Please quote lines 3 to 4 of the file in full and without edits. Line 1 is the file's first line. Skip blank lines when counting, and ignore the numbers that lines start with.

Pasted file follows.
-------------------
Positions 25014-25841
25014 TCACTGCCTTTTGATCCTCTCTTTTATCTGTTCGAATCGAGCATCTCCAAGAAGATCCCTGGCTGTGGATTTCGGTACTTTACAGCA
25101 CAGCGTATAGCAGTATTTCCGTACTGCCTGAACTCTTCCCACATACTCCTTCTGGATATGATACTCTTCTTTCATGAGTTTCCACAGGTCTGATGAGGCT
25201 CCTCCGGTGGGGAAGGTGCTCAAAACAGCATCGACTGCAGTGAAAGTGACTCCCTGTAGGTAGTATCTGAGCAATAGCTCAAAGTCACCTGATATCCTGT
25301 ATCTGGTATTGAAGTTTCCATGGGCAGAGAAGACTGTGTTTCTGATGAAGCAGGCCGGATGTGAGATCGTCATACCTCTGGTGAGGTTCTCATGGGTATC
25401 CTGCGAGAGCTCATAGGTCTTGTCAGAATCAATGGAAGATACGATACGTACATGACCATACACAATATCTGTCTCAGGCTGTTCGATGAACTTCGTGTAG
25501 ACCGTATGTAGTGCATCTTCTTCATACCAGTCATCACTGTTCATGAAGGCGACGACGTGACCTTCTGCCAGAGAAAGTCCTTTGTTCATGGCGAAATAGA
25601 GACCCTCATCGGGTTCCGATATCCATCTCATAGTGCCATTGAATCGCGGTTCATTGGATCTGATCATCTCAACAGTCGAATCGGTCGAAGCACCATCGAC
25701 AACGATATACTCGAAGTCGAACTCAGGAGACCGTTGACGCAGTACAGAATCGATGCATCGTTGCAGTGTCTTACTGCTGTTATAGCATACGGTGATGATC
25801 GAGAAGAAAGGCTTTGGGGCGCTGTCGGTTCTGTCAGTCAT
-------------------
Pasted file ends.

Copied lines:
25101 CAGCGTATAGCAGTATTTCCGTACTGCCTGAACTCTTCCCACATACTCCTTCTGGATATGATACTCTTCTTTCATGAGTTTCCACAGGTCTGATGAGGCT
25201 CCTCCGGTGGGGAAGGTGCTCAAAACAGCATCGACTGCAGTGAAAGTGACTCCCTGTAGGTAGTATCTGAGCAATAGCTCAAAGTCACCTGATATCCTGT